Make a careful exploration of who you are and the work you have been given, and then sink yourself into that...
-Galatians 6:4 (MSG)
Man, he needs to get his head out of the sand.
I assume you've heard a saying similar to this at some point. For an unknown reason, it came to my mind this week, and I needed answers.
Many of us have grown up with this phrase, emerging from the strange and unique behavior of the ostrich. When frightened, ostriches instinctively bury their heads in the sand in the hopes that danger will pass them by. At least that's how it's been presented.
Today this head-in-the-sand image is used to suggest that someone has no awareness of what's going on around them, or that they are living in fear of the world. This is a great example of how surface images can be totally misunderstood, because for our ostrich friend, what is actually happening is the complete opposite! The reason ostriches stick their heads in the sand is that they lay their eggs in holes dug in the ground that can get up to several feet deep. While the eggs are incubating, throughout the day they check on them to rotate the eggs with their beaks, ensuring that they are evenly heated. And while they do that, their head disappears from view. And ta-da! They've got their heads in the sand.
So what are they really doing?
THEY ARE LITERALLY ATTENDING TO THE FORMATION OF LIFE.
We humbly apologize for our self-righteous judgment of you for all these years, ostriches.
Just go ahead and sit with that a moment. The head burying has nothing to do with the bird being scared or threatened. It's about nurturing life, and in reality, it's for brief periods of time throughout the day, like 15-20 seconds, and then the ostrich moves on.
Perhaps we need to learn from this whole fiasco.
In a bizarre turn of events, what if we should be more like the ostrich? What if our regular daily habits involved pausing to take our eyes off of everything constantly swirling around us so that we could attend to what's happening under the surface? What if, throughout the day, we turned off cell phones and closed laptops and stopped all the to-do's, and just took notice of what needs our attention for life to thrive?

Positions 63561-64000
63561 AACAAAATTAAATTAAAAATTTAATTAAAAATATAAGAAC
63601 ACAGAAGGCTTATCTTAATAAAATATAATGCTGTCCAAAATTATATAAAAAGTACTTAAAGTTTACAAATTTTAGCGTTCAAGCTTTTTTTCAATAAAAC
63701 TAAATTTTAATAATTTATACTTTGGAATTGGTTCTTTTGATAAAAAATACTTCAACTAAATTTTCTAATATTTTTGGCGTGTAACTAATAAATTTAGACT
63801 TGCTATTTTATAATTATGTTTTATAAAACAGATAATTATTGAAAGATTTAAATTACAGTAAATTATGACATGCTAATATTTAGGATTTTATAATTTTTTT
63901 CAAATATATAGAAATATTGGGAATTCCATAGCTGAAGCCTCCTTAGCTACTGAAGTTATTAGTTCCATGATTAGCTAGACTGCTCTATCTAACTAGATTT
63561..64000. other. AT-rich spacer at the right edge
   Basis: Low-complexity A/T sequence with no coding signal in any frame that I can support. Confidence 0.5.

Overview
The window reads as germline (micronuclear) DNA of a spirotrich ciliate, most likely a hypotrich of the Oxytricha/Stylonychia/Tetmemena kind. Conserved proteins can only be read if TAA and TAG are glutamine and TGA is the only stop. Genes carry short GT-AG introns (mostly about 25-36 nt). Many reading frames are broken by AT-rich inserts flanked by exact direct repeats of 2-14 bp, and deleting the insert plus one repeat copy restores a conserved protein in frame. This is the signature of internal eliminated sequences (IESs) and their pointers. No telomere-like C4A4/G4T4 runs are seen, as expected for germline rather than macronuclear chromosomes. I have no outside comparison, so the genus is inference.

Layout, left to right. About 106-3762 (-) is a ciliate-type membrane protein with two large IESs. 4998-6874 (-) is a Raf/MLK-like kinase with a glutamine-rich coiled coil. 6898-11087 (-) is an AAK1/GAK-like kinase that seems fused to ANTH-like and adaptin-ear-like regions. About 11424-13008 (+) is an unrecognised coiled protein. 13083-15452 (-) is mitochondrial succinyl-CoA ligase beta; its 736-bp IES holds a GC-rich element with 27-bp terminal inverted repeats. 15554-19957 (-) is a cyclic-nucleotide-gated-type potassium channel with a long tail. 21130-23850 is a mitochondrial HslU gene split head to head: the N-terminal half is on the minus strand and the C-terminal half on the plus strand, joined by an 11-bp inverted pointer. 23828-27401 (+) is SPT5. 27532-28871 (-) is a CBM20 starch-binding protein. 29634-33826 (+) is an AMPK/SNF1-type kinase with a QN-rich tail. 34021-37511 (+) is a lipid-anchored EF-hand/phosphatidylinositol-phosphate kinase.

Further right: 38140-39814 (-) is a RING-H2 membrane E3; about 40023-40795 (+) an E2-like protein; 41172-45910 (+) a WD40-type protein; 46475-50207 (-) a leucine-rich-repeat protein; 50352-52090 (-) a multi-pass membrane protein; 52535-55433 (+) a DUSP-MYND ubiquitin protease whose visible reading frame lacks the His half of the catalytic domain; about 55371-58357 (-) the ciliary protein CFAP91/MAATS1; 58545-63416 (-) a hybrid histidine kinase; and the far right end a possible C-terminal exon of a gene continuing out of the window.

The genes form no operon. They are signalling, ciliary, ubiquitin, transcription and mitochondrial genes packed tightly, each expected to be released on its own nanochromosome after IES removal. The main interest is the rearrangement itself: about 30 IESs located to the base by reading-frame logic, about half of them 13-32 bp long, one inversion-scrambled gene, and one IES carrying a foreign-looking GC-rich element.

A life that is formed by Christ is deliberately in touch with what's happening in the internal world. We face a constant push to steamroll through our days, missing moments that God wants to teach us through something around us or something within us. Why did you feel uneasy after that one conversation this week? Was it because you said something prideful or hurtful and you haven't made amends yet? What is making you worry today? Have you taken enough time to identify the root of it so that you can invite Jesus into that space, so that he can helping you reframe it and give you his peace? What was your most meaningful moment today? Could it be that God wants you to make room for doing more of that and less of the other stuff?
We so often become human doings rather than human beings that happen to do things. And therefore, a whole bunch of our doing is not the stuff that brings life or expands God's kingdom in the world. But we don't know that, because we don't ever put our heads in the sand throughout the day. In order to discern those things, we've got to pay attention to what's under the surface.
Interestingly, it feels risky to take our eyes off of our surroundings, even for a second. What if we miss a notification? What if people think we're lazy for taking more time to pray and be still? What if I don't complete all the tasks that I have decided will make me worthy of value today??? What if I am terrified of what will be revealed when I slow down for self-reflection?
Well, it's risky for the ostrich too. It knows that when the head is down, a cheetah could come into view. And yet the ostrich still turns the eggs, trusting that it will have the tools to deal with whatever comes. And it knows that making sure that new life is forming... well, that's always worth the risk.
I'm hitting these themes hard lately because they are too often neglected within Christianity. Though the scriptures are clear about its importance, the slow work of internal transformation is often downplayed compared to acquiring knowledge or doing good deeds (both of those matter, for sure).
But formation takes time. Growing to become more like Jesus in our little moments takes time. Learning how to respond to all situations in love....takes time. And paying attention to the deep places within us, so that we are prepared to live the unique way of God's kingdom when it's time to look up and get moving.... that just might be the best reason to stick your head in the sand.